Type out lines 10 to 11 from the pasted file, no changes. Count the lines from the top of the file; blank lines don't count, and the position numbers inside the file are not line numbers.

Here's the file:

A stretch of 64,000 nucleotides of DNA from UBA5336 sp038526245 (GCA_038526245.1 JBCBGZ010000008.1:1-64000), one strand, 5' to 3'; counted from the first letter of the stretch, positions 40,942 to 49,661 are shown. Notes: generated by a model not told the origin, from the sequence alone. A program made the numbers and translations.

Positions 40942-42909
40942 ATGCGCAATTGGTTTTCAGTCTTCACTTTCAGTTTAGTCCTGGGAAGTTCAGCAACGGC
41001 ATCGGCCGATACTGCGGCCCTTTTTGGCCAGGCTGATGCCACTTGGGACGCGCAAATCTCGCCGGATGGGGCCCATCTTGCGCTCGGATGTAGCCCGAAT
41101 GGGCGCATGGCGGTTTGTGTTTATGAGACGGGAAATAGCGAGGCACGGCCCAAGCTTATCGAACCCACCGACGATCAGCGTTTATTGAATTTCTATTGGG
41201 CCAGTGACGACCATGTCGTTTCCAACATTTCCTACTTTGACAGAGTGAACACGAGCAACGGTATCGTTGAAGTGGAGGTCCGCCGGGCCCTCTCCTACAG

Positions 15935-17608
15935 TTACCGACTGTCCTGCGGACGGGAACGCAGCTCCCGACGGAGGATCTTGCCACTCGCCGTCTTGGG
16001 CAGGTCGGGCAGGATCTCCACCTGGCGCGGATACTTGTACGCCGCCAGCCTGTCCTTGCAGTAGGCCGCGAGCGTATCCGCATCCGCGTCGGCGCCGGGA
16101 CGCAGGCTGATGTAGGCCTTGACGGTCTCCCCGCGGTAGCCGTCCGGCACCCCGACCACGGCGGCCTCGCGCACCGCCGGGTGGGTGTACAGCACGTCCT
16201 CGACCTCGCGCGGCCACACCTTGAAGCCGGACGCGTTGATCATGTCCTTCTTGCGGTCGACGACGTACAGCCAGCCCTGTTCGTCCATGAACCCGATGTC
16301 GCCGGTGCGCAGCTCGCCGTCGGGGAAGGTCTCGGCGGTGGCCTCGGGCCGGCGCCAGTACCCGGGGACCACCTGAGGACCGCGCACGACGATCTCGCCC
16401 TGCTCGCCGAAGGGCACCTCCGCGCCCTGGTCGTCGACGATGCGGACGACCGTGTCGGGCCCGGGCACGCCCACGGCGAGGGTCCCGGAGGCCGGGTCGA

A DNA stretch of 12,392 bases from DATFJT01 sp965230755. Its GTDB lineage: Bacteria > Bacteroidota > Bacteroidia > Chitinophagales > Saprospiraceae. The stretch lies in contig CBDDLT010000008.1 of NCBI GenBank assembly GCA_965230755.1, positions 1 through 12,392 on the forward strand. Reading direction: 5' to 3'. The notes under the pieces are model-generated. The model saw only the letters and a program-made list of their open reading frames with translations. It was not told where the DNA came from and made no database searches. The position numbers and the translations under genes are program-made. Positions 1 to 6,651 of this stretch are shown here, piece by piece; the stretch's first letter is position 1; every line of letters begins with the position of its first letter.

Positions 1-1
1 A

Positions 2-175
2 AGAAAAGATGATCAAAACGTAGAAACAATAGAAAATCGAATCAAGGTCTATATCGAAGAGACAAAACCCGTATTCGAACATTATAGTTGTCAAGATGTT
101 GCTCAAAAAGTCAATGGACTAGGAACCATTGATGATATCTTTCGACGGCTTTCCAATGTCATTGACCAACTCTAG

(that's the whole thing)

16101 CGCAGGCTGATGTAGGCCTTGACGGTCTCCCCGCGGTAGCCGTCCGGCACCCCGACCACGGCGGCCTCGCGCACCGCCGGGTGGGTGTACAGCACGTCCT
16201 CGACCTCGCGCGGCCACACCTTGAAGCCGGACGCGTTGATCATGTCCTTCTTGCGGTCGACGACGTACAGCCAGCCCTGTTCGTCCATGAACCCGATGTC